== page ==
In 1858 near the tiny French town of Lourdes, a young peasant girl named Bernadette Soubirous witnessed the Virgin Mary in a grotto. Since then Lourdes has become the most visited shrine in the world, hosting nearly five million pilgrims each year. Historian Ruth Harris traces this shrine's incredible development, placing Lourdes at the center of nineteenth-century debates on religion, science, and medicine that still continue today. She examines the pivotal role of women and children as visionaries, devotees, and advocates, addressing issues of mysticism and nonorthodox faith that speak to our own era of spirituality. Above all, she explores how, at a moment in French history when the Catholic Church was under attack, this place of pilgrimage improbably prospered.
"A splendid book ...scholarly, impeccably researched, and compulsively readable."Karen Armstrong, The Sunday Times (London)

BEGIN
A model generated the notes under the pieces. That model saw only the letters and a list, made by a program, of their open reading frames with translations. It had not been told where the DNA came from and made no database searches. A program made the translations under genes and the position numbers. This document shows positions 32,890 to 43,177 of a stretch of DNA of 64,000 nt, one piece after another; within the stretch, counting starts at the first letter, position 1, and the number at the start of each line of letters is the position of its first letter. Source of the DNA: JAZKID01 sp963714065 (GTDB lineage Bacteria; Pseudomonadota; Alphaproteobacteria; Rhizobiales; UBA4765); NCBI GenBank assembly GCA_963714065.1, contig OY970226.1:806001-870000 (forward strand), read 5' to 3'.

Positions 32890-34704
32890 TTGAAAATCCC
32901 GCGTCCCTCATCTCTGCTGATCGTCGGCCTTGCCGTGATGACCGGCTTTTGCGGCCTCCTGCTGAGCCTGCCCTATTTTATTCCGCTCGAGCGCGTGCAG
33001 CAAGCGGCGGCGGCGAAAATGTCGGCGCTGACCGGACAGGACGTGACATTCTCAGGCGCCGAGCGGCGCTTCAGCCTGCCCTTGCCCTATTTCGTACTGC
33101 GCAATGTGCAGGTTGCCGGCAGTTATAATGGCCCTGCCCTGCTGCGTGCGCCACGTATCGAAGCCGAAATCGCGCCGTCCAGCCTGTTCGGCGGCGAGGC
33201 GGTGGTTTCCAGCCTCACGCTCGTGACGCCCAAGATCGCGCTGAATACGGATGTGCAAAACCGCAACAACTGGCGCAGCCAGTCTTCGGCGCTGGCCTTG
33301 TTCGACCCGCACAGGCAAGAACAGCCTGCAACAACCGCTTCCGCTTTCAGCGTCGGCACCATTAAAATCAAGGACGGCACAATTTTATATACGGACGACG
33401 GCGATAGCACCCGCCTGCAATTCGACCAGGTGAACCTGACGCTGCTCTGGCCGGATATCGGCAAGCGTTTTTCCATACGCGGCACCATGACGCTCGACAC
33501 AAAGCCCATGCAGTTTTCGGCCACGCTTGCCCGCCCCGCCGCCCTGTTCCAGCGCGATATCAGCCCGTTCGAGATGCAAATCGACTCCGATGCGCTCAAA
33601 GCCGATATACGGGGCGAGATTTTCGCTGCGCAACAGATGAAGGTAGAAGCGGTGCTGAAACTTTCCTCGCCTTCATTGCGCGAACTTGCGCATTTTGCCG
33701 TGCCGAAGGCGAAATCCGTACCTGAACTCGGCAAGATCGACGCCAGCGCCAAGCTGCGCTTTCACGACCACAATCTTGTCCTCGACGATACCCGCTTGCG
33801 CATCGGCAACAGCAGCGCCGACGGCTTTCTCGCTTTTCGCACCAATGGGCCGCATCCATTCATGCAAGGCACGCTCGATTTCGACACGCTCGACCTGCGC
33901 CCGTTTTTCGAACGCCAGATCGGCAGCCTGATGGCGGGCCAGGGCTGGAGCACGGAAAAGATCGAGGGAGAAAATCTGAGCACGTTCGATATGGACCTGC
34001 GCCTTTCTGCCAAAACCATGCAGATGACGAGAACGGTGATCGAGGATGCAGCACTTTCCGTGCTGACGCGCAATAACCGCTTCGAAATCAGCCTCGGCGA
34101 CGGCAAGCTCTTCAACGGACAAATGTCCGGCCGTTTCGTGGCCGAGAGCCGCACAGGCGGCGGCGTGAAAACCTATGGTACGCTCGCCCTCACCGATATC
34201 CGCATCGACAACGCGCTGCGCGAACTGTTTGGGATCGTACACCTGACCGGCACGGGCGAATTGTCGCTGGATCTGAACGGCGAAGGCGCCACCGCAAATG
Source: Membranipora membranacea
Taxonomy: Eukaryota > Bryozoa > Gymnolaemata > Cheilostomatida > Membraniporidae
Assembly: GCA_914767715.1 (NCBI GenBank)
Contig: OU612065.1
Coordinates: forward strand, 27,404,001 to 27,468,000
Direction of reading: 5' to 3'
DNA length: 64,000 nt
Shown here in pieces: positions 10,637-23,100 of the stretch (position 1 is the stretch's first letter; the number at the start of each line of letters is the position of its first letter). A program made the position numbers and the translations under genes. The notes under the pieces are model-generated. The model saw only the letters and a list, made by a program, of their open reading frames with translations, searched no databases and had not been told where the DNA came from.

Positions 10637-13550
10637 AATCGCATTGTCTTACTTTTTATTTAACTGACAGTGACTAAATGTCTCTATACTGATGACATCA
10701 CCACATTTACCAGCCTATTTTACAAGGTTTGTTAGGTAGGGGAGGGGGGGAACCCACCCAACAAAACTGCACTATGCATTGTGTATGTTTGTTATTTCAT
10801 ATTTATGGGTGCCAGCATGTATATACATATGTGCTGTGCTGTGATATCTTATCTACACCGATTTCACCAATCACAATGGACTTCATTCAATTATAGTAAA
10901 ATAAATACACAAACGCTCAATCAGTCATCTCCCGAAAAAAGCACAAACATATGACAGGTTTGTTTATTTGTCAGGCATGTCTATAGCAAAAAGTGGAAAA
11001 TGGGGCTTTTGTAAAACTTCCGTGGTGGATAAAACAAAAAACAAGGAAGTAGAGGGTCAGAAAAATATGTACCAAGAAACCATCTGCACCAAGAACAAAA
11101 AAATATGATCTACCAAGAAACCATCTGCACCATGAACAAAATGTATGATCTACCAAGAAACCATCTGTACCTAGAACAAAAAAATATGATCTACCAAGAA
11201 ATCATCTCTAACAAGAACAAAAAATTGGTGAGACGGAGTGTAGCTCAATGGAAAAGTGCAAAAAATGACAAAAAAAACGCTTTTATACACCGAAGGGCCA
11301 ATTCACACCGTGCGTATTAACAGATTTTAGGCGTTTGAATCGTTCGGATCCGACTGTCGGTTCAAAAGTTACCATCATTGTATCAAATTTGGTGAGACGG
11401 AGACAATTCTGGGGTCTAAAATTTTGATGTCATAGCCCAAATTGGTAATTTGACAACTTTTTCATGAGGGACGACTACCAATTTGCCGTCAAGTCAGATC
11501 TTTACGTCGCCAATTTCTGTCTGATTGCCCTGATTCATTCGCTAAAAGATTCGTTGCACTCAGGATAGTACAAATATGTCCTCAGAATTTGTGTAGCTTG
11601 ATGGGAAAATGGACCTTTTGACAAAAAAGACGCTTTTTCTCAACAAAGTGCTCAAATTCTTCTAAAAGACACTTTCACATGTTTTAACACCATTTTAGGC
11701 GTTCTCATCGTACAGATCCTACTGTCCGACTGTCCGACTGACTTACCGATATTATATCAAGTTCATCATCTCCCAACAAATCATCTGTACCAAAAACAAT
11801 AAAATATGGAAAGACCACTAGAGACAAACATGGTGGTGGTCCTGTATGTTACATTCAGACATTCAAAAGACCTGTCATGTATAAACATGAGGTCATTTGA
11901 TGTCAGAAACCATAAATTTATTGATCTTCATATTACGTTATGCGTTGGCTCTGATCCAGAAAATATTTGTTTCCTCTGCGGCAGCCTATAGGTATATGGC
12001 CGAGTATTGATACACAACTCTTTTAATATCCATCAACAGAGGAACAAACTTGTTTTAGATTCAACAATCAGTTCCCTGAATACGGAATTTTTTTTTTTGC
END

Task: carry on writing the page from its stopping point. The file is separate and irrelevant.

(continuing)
"A fascinating and sensitive book ...Lourdes's global impact is all the more reason to welcome this wellwritten, engaging and innovative history, openended and openhearted.... Both those who love Lourdes and those curious at a distance will find deep pleasure in this book." William A. Christian, Jr., The New York Times Book Review
With her fascinating and sensitive book, Harris has made Lourdes visible, almost unavoidable...An evolving narrative with a changing iconography...She pays special attention to women...Those who love Lourdes and those curious at a distance will find deep pleasure in this book.